Hudson's long-awaited moment needed a little help

Matt Slocum/APGiants right-hander Tim Hudson pitched well in the first World Series appearance of his 16-year career

Matt Slocum/APGiants right-hander Tim Hudson pitched well in the first World Series appearance of his 16-year career

Tim Hudson dreamed of the moment for most of his 39 years. Sadly, the moment — his first World Series start — came and went too quickly, and its end was all too familiar.

Throughout his 16 years in the major leagues, he's been “that guy” on each of the three teams for whom he has All-Starred. The guy who pitches his ass off, and far too frequently gets nothing to show for it.

The raucous applause to which Hudson trudged off the mound at AT&T Park in the sixth inning of Game 4 of the 2014 World Series was nice. Well-deserved, too. This was not courtesy clapping.

A few runs would've been nice, too, but when the Giants are struggling at the plate, a few runs almost seems too much to ask. And make no mistake: the Giants are struggling at the plate right now.

Throughout their insanely entertaining run to the World Series, whatever offensive funk the local nine found itself fighting was routinely offset by defensive and mental lapses by the opposition.

Three games into this Fall Classic, it's clear that the Royals are not inclined to to play along with this particular story line. They will not, it appears, be shooting themselves in the foot anytime soon. This is a team with some seriously steely resolve, as evidenced by Eric Hosmer's intensely focused at-bat to close Hudson's line in the sixth.

Having fallen behind in the count to Javier Lopez, who'd been brought on specifically for the lefty versus lefty matchup with Hosmer, the Royals' red-hot first baseman fought off a series of progressively nastier pictures from Lopez before drilling a single that put Kansas City on top, 3-0.

The sight of Hudson sitting in the dugout, an invisible L floating over his head during this long-awaited moment, must've stirred something inside his offenses two minutes. Guilt, perhaps? Whatever it was, it sparked the Giants to get off their butts and make something happen.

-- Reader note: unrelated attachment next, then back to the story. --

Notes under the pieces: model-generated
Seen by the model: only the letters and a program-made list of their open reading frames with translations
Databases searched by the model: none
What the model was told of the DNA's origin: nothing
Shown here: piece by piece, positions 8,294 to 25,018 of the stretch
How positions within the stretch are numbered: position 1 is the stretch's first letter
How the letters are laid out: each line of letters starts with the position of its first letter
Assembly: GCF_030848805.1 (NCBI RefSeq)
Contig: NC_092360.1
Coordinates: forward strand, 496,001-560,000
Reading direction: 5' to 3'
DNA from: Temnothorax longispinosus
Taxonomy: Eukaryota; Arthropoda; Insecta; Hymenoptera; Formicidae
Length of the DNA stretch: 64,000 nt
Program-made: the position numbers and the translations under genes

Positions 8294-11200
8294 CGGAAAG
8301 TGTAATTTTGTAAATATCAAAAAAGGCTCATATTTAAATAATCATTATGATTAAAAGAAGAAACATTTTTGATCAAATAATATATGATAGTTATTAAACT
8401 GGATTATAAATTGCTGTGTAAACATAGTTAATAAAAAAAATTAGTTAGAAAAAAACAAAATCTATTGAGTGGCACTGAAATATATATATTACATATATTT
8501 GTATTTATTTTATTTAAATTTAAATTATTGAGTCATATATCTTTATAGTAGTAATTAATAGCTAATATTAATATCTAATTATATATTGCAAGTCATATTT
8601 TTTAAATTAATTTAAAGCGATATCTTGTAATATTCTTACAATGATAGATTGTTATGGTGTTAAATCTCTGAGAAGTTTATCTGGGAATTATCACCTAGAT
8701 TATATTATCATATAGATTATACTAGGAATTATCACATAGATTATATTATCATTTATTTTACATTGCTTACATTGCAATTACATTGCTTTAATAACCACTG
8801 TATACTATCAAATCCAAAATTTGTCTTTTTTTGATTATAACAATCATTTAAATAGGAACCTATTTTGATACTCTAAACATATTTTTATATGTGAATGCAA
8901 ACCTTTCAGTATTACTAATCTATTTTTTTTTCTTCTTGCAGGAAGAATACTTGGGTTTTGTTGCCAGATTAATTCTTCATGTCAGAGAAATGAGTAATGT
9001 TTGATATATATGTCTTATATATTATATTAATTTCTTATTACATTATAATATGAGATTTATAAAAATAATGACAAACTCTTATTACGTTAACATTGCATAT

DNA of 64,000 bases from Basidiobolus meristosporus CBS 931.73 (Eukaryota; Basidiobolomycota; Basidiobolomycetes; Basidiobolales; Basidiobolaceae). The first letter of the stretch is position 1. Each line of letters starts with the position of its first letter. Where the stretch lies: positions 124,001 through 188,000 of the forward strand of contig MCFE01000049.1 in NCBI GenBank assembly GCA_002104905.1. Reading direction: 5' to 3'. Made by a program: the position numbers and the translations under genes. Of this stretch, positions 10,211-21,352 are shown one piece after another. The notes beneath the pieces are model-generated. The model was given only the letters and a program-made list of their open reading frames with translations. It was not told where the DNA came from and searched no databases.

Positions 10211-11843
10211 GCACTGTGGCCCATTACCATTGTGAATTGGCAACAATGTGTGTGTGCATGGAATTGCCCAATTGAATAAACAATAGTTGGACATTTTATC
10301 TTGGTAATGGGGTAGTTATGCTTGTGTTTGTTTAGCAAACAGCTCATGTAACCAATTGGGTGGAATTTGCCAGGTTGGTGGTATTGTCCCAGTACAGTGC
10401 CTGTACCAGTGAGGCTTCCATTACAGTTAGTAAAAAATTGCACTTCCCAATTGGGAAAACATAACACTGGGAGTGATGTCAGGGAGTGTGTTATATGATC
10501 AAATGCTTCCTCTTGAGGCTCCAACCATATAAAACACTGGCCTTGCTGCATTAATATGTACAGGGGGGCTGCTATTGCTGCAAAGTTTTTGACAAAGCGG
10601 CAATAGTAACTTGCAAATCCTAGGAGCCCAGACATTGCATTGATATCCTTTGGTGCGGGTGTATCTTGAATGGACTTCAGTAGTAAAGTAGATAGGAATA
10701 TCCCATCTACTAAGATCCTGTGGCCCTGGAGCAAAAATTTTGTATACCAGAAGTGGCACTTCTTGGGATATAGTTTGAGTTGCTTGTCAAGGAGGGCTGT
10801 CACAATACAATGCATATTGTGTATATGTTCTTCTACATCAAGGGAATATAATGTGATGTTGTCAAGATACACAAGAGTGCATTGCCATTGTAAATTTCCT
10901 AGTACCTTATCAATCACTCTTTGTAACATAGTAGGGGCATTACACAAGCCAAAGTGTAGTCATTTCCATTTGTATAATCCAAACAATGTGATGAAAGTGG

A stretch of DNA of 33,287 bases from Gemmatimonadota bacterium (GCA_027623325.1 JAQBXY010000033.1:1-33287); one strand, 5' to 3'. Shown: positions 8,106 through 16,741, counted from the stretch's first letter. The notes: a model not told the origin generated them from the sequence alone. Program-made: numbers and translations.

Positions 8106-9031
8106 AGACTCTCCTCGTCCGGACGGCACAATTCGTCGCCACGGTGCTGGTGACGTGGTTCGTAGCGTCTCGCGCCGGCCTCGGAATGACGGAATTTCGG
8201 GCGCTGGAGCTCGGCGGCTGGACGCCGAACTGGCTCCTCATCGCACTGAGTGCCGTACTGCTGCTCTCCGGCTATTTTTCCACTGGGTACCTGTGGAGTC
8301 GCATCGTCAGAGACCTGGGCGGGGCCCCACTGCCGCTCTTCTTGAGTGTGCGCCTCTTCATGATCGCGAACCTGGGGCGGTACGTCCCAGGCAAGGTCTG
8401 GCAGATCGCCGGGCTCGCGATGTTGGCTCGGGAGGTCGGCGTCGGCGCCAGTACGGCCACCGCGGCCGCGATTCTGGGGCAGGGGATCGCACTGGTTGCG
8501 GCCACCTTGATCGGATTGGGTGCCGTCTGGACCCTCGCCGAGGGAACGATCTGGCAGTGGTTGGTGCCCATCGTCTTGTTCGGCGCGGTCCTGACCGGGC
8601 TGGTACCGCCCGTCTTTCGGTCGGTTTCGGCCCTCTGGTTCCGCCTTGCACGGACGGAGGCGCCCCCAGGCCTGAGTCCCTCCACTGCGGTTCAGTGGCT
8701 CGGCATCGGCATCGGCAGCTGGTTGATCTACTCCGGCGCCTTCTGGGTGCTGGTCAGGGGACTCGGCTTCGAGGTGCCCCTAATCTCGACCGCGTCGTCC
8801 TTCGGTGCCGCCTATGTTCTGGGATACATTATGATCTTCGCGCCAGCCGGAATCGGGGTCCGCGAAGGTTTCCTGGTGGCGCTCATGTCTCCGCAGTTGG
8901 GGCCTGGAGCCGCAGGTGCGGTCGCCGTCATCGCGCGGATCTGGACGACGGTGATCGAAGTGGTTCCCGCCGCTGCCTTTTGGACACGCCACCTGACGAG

So Brandon Crawford single, and Michael Morse came off the bench to set the crowd on fire with an RBI double.

Maybe it wasn't guilt at all. Maybe it was the sense of urgency brought on by the sight of the Royals bullpen stirring. Game 2 gave the Giants — and everyone else previously unaware of its brilliance — a good look at KC's Herrera-Davis-Holland endgame.

That trio of flamethrowers turns a big-league game into a Little League game: six innings and you're done.

In this case, though, the trio would be asked to protect a late lead for 12 outs, not the customary nine. So on came Herrera with Morse on second base and nobody out in the sixth.

A walk and two groundouts later it was 3-2, and that invisible L over Hudson's head was fading fast. Herrera wiggled out of it without further incident, however, the first three of those 12 big outs in the books.

How much faith does Royals manager Ned Yost having his three-headed monster? Rather than take a crack at adding an insurance run in the top of the seventh, he let Herrera try to swing the bat so he'd have his arm in the bottom half.

In that regard, it was a moral victory for the Giants when they forced Yost to lift Herrera in favor of rookie Brandon Finnegan. But Finnegan, who was playing college ball earlier this year, got the Royals right back into their bullpen happy zone by getting out of the seventh and handing off to Davis and Holland.

Predictably, that invisible L over Hudson's head turned real in no time. And that moral victory all but disappeared.

So, too, did the incredible confidence of the we-can-do-anything Giants. They've been silenced by the Royals wanted bullpen in consecutive games now, and it's going to take quite a bit of their patented October magic to earn another moment for hard-luck Hudson.

Kansas City RoyalsMychael UrbanSan Francisco GiantsWorld Series

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